Colourblindness is a relatively common complaint – it affects one in 12 men and one in 200 women. This means site designs, apps and infographics will look different to 3 million in the UK alone. That’s a significant number of people, which is why the design world is starting to think more about accessibility and colour. It is no longer enough to simply rely on your eyes, so a number of tricks can help digital designers to keep their products user-friendly.
Matt Leyland is a Senior Digital Designer on our D&D team who has a quirk: despite working with colour every day, he is colourblind.
Matt recently spoke at our sister agency, Stickyeyes, about his experiences as a colourblind designer and has since shared insights on the Zazzle Media Podcast. Tune in to hear his story:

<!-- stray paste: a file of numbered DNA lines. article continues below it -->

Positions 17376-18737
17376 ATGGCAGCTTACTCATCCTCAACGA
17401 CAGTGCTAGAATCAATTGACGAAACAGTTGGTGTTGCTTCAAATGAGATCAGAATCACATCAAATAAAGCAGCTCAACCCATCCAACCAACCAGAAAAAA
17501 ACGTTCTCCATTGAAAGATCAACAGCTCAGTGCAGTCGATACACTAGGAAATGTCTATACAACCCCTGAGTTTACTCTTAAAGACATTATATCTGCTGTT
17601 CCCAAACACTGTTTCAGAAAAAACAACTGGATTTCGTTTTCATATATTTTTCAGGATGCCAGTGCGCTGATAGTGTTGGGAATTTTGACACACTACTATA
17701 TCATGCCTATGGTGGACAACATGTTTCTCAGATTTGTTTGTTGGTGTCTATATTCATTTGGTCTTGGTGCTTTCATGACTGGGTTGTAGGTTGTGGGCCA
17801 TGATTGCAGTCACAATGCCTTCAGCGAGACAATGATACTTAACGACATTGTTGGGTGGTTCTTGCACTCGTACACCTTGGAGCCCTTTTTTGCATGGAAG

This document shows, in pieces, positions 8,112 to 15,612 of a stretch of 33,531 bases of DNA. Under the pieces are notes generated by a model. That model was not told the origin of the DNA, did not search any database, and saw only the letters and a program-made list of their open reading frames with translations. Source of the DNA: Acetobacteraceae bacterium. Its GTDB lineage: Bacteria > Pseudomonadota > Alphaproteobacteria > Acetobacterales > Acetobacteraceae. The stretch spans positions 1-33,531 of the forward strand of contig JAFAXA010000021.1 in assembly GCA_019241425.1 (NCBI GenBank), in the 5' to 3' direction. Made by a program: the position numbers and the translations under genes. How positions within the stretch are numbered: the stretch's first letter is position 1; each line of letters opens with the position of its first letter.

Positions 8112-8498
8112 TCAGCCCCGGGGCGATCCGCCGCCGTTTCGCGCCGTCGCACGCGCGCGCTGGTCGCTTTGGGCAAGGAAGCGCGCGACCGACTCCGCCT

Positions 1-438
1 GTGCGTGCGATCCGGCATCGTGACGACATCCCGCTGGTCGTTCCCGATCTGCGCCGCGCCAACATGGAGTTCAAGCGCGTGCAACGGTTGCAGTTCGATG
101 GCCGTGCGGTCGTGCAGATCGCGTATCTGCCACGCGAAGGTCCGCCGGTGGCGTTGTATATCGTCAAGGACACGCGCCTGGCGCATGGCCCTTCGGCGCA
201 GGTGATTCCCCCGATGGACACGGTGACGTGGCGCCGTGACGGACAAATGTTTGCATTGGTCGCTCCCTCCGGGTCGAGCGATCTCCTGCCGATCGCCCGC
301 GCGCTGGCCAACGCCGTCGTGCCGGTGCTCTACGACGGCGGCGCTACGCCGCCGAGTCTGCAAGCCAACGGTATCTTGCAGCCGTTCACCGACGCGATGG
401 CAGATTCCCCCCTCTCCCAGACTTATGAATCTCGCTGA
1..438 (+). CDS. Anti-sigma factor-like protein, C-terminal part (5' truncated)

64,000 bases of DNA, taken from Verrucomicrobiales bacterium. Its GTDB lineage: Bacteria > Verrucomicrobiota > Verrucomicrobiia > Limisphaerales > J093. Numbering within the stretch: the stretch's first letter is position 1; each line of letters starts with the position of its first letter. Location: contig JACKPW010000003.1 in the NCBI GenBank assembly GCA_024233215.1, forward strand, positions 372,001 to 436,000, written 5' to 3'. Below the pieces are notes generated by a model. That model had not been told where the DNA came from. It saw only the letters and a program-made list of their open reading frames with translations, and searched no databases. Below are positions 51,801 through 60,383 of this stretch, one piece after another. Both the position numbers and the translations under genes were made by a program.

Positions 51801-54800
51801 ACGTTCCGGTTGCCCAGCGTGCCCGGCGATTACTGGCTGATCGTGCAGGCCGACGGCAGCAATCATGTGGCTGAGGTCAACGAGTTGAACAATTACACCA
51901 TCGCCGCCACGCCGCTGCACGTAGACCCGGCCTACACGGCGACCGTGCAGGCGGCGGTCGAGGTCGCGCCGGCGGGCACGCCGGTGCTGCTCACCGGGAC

There are several types of colourblindness – green-type is the most common, while red-type colourblindness is rarer. There are a few other variations that accessible designers should know about, including differences in how people see shades of blue.
Contrast and shape tricks can keep designs readable and exciting; Spotify uses a dot to show colourblind users when shuffle is enabled. But, national ticketing websites, social networks and even Google Analytics have all been criticised for their colour-reliant designs.
Sometimes, welcoming designers with a colour vision deficiency can even improve your designs. Mark Zuckerberg is one of the world’s most famous colourblind people. He reportedly struggles with red-green combinations, which explains why Facebook is blue.
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